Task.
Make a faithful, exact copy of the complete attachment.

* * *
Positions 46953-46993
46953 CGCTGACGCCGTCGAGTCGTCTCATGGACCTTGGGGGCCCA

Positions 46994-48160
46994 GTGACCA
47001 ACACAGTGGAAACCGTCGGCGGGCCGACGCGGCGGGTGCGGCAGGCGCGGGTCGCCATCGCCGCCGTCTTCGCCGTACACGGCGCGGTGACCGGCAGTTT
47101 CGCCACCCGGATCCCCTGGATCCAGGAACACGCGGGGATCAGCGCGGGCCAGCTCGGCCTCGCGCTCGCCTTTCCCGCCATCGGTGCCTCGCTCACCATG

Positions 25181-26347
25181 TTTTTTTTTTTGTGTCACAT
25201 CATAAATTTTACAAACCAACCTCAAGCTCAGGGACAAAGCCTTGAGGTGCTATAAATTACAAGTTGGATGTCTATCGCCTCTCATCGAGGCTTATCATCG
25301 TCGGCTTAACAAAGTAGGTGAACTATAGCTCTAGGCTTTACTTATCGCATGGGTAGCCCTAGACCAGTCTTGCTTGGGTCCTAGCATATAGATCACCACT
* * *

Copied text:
Positions 46953-46993
46953 CGCTGACGCCGTCGAGTCGTCTCATGGACCTTGGGGGCCCA

Positions 46994-48160
46994 GTGACCA
47001 ACACAGTGGAAACCGTCGGCGGGCCGACGCGGCGGGTGCGGCAGGCGCGGGTCGCCATCGCCGCCGTCTTCGCCGTACACGGCGCGGTGACCGGCAGTTT
47101 CGCCACCCGGATCCCCTGGATCCAGGAACACGCGGGGATCAGCGCGGGCCAGCTCGGCCTCGCGCTCGCCTTTCCCGCCATCGGTGCCTCGCTCACCATG

Positions 25181-26347
25181 TTTTTTTTTTTGTGTCACAT
25201 CATAAATTTTACAAACCAACCTCAAGCTCAGGGACAAAGCCTTGAGGTGCTATAAATTACAAGTTGGATGTCTATCGCCTCTCATCGAGGCTTATCATCG
25301 TCGGCTTAACAAAGTAGGTGAACTATAGCTCTAGGCTTTACTTATCGCATGGGTAGCCCTAGACCAGTCTTGCTTGGGTCCTAGCATATAGATCACCACT